In the prior survey conducted three months ago, seven percent of CFOs indicated they planned to add full-time accounting and finance employees during the second quarter. At the time, the folks at Robert Half celebrated the fact this was the highest hiring forecast since the first quarter of 2009.

Well, that party was short-lived.


Meanwhile, in the latest survey, nine percent of CFOs said they anticipate staff reductions. This is up from eight percent in the prior quarterly survey.

Add it up, and CFOs are more pessimistic now than they were three months ago. Not a recipe for bringing down the nation’s stubbornly high unemployment rate.

And accounting was supposed to be the good profession to go into because it is supposedly growing. Oh well.

Of course, the folks at Robert Half-an employment agency–put a positive spin on its results, asserting: “CFOs remain optimistic about the outlook for their businesses.”

The reality is – the job picture in this country is bleak and possibly getting worse. There is not one report out there that suggests companies are ready to unleash their HR departments.

In fact, the government’s recent report – which President Obama inexplicably predicted several days earlier would be strong – found that nearly half the unemployed have been out of work at least six months.

Even the teaching profession – long considered recession resistant and secure – is experiencing massive layoffs nationwide. Only a wage freeze movement is preventing even more teachers from losing their jobs.

Ultimately, companies need to see a connection between hiring more people and growing their business for them to decide to add to staff.

Increasing their taxes and piling more and more regulatory and policy mandates on them is certainly not going to entice companies to hire more people.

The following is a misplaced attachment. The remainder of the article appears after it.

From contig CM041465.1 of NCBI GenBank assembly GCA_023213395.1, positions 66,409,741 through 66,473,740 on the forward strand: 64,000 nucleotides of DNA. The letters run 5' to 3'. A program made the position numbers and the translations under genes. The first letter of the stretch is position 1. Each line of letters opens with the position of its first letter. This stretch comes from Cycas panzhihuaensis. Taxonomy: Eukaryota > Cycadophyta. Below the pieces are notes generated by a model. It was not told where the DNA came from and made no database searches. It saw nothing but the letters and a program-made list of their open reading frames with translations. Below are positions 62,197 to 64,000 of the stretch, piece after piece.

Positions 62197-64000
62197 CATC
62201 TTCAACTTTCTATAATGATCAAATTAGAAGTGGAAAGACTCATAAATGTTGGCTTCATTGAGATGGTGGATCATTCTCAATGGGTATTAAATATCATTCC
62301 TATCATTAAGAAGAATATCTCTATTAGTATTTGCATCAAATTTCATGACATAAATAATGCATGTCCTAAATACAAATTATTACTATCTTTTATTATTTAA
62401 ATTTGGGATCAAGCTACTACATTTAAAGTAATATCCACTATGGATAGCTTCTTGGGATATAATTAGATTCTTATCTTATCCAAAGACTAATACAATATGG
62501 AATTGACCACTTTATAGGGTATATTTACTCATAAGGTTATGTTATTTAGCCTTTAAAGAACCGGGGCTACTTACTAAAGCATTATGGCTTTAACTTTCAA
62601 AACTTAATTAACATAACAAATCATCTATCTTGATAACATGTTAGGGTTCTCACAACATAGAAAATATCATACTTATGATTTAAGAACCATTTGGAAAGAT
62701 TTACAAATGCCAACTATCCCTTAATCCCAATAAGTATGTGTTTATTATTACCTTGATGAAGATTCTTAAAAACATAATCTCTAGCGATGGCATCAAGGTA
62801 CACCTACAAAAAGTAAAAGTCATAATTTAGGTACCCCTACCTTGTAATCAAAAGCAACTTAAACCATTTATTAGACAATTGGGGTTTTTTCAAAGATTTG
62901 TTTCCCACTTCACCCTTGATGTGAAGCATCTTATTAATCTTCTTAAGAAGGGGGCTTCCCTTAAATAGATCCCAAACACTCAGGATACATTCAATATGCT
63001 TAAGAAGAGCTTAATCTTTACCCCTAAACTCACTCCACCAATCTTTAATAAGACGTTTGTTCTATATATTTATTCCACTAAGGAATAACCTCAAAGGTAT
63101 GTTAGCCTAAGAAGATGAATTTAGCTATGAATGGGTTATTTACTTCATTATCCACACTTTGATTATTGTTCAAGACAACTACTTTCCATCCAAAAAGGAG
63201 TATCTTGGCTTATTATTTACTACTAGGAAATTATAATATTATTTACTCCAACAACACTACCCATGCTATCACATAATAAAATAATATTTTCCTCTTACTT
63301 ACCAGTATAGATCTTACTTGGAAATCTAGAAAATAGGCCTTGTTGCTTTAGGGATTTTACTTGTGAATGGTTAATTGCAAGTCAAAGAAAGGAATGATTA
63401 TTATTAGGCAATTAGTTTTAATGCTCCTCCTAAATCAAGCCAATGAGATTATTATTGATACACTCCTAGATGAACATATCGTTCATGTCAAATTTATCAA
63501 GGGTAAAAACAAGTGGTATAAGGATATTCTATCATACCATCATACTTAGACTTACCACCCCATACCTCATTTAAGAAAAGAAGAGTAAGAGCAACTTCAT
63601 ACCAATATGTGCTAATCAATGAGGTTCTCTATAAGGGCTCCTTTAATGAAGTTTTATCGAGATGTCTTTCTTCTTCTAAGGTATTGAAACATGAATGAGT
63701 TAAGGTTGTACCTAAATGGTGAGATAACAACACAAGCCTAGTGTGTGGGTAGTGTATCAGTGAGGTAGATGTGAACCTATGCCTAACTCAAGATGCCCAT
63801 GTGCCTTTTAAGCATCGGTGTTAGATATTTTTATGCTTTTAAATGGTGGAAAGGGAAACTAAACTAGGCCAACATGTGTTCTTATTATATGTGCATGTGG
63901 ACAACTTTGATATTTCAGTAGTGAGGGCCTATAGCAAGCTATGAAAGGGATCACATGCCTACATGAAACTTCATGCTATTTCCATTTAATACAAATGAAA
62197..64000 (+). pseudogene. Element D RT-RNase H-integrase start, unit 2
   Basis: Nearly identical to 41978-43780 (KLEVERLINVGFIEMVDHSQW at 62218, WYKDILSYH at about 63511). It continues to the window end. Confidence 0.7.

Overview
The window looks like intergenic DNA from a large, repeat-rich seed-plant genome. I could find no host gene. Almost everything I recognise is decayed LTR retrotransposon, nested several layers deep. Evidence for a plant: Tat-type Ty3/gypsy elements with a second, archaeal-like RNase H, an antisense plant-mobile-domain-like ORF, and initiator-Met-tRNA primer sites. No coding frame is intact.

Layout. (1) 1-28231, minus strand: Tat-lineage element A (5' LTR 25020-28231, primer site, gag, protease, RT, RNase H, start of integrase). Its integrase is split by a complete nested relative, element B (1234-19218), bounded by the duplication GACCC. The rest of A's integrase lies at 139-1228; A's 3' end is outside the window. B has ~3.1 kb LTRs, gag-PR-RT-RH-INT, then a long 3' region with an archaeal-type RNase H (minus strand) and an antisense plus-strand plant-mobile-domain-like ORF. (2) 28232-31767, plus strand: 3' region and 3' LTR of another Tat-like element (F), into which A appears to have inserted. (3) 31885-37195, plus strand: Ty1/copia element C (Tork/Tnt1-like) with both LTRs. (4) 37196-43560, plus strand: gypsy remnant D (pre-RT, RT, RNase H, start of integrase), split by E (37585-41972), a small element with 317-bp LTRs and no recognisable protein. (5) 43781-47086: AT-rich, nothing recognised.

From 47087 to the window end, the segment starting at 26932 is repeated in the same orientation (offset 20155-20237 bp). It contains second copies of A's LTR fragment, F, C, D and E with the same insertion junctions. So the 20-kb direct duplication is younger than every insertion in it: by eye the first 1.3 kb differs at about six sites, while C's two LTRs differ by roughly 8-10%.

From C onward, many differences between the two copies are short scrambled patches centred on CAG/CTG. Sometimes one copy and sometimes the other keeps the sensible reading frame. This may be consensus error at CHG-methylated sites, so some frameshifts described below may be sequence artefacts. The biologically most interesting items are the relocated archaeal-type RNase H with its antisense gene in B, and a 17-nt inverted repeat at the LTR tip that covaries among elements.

Robert Half’s Salary Guide Doesn’t Have Many Surprises

Robert Half has issued its salary guide for 2010 and we wouldn’t say that’s its chock full of good news. It follows the Ajilon salary guide that came out a couple of weeks ago and it seems to present a lot of the same sobering conclusions.
Salaries will be virtually flat, according to Bob’s guide, increasing approximately 0.5% for next year. However, there are some areas that seem to have better prospects than others including:


Tax accountants
Financial analysts
Senior and staff accountants
Business analysts
Along with these positions, the guide states that employers are seeking professionals with certifications, broad experience, and expertise in technology or compliance.
RH also has a “Public Accounting Outlook” in the guide and it does not paint a pretty picture:

Compensation packages in public accounting have seen notable changes. Salary levels have moderated, with declines reported in some areas. Additionally, instances of large signing bonuses and raises are far less common and typically reserved for premier performers.

The silver lining is, again, for tax professionals but since more companies are trying to do tax work in house, public firms are now competing directly with their corporate clients for the talent. It also indicates that some smaller firms have done some hiring and our earlier post on considering a smaller firm elicited some comments in favor of choosing that route.
Overall, with the significant change in the political environment, the job market for accountants seems to be trending towards positions centered around compliance and rule changes and the competition will likely be fierce. You can request a copy of the salary guide by going here.
For those of you currently on the job search, discuss the salary trends that you are seeing in the current market. Good luck to everyone that is currently on the hunt.